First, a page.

Like Ridgecrest, Marriott and Wild South, this claim concerns damage sustained by an insured property in successive earthquake events. The question arising in all of these claims is whether the insured can claim the cost of remedying damage caused by each earthquake. Crystal Imports is of particular interest due to Cooper J’s decision that the doctrine of merger applied to the material damage policy at issue in that proceeding.
Crystal Imports owned five properties in Christchurch damaged in the 4 September 2010 earthquake and the 22 February 2011 earthquake. The insurer had paid $70,000 towards investigation and repair when the February earthquake struck, but the majority of the repairs had not been done. Three of the five properties were subsequently demolished.
The insurance policy included a provision for the automatic reinstatement of cover following an event of loss, unless either party gave written notice to the contrary. Notice was not given in the period between the two earthquakes.
The Court held that the insured’s right to be indemnified by the insurer arose when physical damage to the property occurred during each earthquake. Cover was reinstated at the same time. Subsequent notice to the contrary would mean that the reinstatement of cover was not effective, but notice had to be given before a further loss-causing event took place.
The insured was accordingly entitled to have the property reinstated after each earthquake up to the maximum limit of cover. However, the Court held that the doctrine of merger means that a partial loss which is not repaired merges into a subsequent total loss. As a result, the insured was only entitled to claim for the total loss in the February event, although the insurer remained liable for the cost of investigations and repairs which had already been incurred.
The doctrine of merger has only previously been applied in marine insurance cases, where the obligation to pay for unrepaired damage to a vessel does not arise until the repairs are undertaken. Cooper J disagreed with the High Court judgment in Ridgecrest, where Dobson J took the view that merger does not apply to wider categories of material damage insurance. The Court of Appeal in Ridgecrest did not express a view, but the issue was the subject of extensive argument before the Supreme Court. The Supreme Court’s judgment, which has yet to be delivered, may clarify the issue of whether merger applies to event-based policies, where liability arises when the damage is incurred.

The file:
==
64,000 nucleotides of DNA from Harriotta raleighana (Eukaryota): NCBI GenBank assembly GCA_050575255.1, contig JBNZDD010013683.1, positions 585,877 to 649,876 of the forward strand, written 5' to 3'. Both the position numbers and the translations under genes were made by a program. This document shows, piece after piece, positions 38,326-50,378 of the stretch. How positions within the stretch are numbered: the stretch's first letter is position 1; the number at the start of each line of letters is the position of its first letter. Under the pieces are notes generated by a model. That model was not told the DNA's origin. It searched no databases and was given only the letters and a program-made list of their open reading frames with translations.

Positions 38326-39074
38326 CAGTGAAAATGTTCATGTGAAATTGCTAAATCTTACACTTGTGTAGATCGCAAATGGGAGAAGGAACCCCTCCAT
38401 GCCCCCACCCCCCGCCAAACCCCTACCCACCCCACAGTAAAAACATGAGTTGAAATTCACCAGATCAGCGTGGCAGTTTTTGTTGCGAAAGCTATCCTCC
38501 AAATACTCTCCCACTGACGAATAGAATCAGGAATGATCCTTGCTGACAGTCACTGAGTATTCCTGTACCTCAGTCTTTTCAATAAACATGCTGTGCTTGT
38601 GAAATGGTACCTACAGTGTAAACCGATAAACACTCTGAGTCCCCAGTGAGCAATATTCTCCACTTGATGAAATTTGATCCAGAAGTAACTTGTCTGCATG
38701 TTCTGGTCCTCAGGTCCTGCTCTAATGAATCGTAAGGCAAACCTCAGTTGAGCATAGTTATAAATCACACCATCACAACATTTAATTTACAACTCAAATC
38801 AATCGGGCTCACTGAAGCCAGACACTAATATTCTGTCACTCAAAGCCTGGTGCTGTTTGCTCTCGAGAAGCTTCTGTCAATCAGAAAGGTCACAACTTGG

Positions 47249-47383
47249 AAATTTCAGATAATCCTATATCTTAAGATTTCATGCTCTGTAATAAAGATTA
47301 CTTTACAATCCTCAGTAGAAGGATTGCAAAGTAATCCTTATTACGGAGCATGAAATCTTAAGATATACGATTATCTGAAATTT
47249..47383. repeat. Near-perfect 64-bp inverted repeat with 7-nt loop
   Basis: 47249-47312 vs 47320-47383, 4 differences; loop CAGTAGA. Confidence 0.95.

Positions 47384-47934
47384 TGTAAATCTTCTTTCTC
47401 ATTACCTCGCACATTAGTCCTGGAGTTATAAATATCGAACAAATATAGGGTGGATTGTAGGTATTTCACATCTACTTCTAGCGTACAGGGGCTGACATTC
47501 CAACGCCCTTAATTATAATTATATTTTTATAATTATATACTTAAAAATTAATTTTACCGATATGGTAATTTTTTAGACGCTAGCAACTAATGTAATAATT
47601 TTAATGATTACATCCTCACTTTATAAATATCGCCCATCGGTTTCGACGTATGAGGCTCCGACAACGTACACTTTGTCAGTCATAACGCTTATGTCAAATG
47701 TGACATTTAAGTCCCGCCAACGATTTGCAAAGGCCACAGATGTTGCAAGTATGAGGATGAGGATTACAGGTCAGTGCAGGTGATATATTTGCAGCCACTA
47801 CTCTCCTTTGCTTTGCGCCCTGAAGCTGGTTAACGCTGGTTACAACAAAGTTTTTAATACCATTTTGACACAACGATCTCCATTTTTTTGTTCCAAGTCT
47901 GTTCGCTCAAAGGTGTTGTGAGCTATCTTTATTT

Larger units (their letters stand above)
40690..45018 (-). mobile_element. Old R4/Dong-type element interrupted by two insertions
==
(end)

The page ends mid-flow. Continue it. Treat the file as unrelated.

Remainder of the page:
Crystal Imports also reviewed the meaning and effect of an Average provision in the policy. Average clauses address under-insurance, by reducing the amount payable under the policy for loss in proportion to the difference between the sum insured and the true value of the property. The dispute in Crystal Imports concerned the basis on which the true value should be calculated; the insured asserted the value was the depreciated replacement cost at the time of the February earthquake ($4,580,000), the insurer said it was the full replacement cost on the same date ($9,569,320). The former measure would limit recovery to 67% of the loss, the latter to 32% of the loss.
The judge held that the appropriate measure depended on whether Crystal Imports elected to reinstate the property. The policy included a reinstatement memorandum (“new for old” cover), which did not apply if the insurer chose not to reinstate. The policy did not specify the method by which the indemnity would be calculated in that event. The Court held that “generally applicable principles” meant that the indemnity would be based on the depreciated replacement cost of the property or the market value loss. If Crystal Imports elected not to reinstate, the true value of the property for applying Average was the depreciated replacement cost.